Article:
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Friday, 16 March 2012


I don't know if it's because I have started posting again or that something is truly amiss and brewing but I'm sure that I was followed today. I'm somewhere on the South coast in a small village overlooking a secluded bay. I am staying with friends who are locals and have been living here for generations, there are a number of tourists in the village so I don't stand out too much. They have strong ties with the area beyond the village and surrounding environs, they are tied to the sea and have purer blood than most. Their auras are bright and strong and at certain times throughout the year they return beneath the waves to commune with others of their kind. When the tides are high and the moon is full, the children of the sea walk back into the waves to join together and maintain tradition. In this area there is an ancient legend that a village exists beneath the surface of the usually deceptively calm waters and that when conditions are correct and the wind is blowing in the right direction you can stand on the well rounded pebbles of the shore and hear the church bell ringing. My friends confirmed this legend, they and their friends and family do in truth meet in the church of a village long since abandoned.

Their solidly built, three century old cottage stands at the edge of the village close to the cliff path that leads down to the beach nearby. This morning was a perfect day to dawdle on the ten minute walk to the village centre, I aimed to take breakfast at the local pub before buying some ingredients so that I could treat my hosts to lunch before their two kids returned from school. I have been staying here for a couple of weeks and have been so welcome that I cannot help but feel guilty. The otherworld community, well those that aren't embroiled in power struggles and petty battles, stick together in a way that I could not have imagined in my old life. Even the children, a boy and a girl aged 9 and 12 respectively, have been brought up to give all to those within their community, this is extended to all who come with a recommendation or request for assistance from close friends or family. Patrick knew this family through Sue, who worryingly I have not heard from since she moved away from Portsmouth at the same time I moved in with Patrick and Paul. Since I have been here we have spoken of Sue only twice, I get the impression that they knew her reasonably well, but we have not entered into any detail of how they are connected or how we were involved.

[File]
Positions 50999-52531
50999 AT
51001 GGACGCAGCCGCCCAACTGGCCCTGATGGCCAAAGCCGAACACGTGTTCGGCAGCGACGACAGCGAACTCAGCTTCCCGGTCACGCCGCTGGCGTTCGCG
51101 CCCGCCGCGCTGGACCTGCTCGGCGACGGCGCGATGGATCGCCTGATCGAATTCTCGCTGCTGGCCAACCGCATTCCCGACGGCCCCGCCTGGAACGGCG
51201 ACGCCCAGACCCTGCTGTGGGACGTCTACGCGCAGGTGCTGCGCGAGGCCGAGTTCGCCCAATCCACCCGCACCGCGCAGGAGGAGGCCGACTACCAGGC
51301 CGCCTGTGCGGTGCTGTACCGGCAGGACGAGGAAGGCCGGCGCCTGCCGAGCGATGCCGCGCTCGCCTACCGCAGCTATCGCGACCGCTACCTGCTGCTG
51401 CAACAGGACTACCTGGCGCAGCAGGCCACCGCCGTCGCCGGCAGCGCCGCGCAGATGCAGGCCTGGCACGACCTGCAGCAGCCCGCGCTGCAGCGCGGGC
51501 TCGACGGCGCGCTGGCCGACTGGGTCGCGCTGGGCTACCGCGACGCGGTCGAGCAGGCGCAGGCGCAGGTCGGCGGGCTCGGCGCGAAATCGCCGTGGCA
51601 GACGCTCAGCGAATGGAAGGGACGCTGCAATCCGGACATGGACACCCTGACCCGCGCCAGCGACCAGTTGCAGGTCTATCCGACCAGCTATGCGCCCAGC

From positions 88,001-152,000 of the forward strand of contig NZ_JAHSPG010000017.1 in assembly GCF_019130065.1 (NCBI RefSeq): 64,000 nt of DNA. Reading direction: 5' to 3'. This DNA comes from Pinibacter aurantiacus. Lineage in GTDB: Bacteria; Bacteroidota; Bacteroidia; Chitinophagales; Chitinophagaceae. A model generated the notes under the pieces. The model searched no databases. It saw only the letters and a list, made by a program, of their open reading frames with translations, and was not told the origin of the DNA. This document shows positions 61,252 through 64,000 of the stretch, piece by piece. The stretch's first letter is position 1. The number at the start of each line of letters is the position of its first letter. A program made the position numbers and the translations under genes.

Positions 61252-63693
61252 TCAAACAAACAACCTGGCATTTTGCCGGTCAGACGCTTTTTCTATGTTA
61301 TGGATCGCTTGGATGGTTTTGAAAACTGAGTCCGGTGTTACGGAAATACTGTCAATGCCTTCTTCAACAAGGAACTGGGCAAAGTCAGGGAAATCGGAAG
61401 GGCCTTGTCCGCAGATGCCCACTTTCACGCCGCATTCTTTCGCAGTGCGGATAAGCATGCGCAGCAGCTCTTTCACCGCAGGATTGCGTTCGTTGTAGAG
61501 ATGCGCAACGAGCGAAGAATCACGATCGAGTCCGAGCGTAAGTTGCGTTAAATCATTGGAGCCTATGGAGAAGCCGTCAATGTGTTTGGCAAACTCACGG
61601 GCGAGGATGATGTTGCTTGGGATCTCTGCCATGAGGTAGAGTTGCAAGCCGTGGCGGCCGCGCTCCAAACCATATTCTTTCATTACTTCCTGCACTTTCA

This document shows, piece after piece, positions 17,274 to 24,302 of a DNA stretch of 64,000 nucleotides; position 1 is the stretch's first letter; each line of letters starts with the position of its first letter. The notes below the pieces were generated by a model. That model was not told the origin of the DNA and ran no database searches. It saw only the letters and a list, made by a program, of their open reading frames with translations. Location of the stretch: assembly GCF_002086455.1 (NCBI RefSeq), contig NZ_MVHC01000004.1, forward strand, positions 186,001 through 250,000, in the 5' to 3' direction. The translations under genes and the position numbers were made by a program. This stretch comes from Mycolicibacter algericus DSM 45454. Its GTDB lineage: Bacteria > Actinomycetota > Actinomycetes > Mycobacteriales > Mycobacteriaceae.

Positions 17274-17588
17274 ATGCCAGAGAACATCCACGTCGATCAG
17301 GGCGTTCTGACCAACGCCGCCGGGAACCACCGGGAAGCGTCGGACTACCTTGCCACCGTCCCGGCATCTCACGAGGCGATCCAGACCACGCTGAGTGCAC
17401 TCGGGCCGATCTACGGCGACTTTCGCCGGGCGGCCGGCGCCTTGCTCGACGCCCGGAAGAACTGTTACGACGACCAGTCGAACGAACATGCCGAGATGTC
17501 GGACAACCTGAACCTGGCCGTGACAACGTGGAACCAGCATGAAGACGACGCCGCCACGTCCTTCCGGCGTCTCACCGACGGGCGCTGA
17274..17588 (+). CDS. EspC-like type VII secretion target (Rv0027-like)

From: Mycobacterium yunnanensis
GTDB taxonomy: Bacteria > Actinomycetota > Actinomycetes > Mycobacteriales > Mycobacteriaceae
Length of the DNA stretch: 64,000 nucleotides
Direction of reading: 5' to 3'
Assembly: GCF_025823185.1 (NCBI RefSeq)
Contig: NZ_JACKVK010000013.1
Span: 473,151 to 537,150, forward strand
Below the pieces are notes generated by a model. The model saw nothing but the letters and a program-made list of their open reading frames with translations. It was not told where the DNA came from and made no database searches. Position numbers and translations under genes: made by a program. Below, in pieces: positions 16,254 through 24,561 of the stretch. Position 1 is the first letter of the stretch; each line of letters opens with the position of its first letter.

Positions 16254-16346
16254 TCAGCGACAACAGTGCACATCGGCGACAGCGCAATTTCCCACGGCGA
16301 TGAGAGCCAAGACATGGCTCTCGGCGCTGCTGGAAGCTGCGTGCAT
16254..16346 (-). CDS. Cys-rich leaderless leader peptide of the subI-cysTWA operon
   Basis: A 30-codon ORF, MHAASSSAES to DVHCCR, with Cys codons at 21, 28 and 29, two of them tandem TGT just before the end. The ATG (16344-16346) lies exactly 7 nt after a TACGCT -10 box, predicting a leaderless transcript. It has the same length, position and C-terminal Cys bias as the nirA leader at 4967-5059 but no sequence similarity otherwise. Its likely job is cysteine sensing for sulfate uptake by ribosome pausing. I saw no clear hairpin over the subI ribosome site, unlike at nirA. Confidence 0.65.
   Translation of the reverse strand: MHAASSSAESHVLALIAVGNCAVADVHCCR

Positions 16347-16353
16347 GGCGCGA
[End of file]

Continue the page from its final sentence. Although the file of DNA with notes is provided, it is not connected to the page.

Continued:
The narrow lane from the cottage met the single track road a hundred metres from the front door, I was in high spirits when I set off towards the village proper. I could hear a skylark singing in the meadow beyond the high hedge to my right. This has so many happy memories and a few rose unbidden from the depths of my mind. One involved Emma in the days when we were young and in love, before the harsh realities of life ground us down and the strain of parenthood took its toll. I struggled with this for some time before the distinctive sound of an approaching diesel engine dragged me back to reality. The bus leaving the village forced me to find a convenient break in the hedgerow and wait until it had passed. It was then that I thought I first saw someone watching me; a figure stood outside the post office, just visible around the final bend as the road approached the village. It was tall and very obviously male with wide shoulders and thick legs. He wore a loose brown overcoat which seemed too thick for the warm day that  we were currently experiencing. I glanced down at the muddy bank as I descended from the hedgerow breaking the line of sight for a mere second, when I looked up he was gone. Unperturbed I continued to the village and reached the pub a few minutes later.

The pub opened early for breakfast and was quite busy when I arrived. I ordered and sat quietly awaiting my food. The sausage, bacon and scrambled edges were, I knew, from a local farm and were amazingly tasty. I gave the plate my full attention until it was empty. When I looked up and towards the bar I was sure that I saw, at the periphery of my vision, the same figure I had seen earlier leave through the front door, but when I turned my head and focussed there was nothing. I paid for my breakfast and left feeling somewhat disconcerted. The small shop was empty which allowed the bored assistant to help me find the ingredients on my list quickly. I paid and was on the road back to the cottage within moments. As I rounded the gradual bend leaving the village behind I felt the urge to look back over my shoulder, as I did so I saw the figure standing as he had before, directly in the middle of the road outside the post office. This time I maintained my line of sight, turning slowly so that at no time was the figure obscured by the bend in the road. I stood, carrier bag in hand for perhaps five minutes before he raised an arm to point at me. Then he turned and walked away until he was out of sight.

Lunch went well and was appreciated. My hosts have my ultimate thanks and gratitude. The figure from the village has unsettled me.

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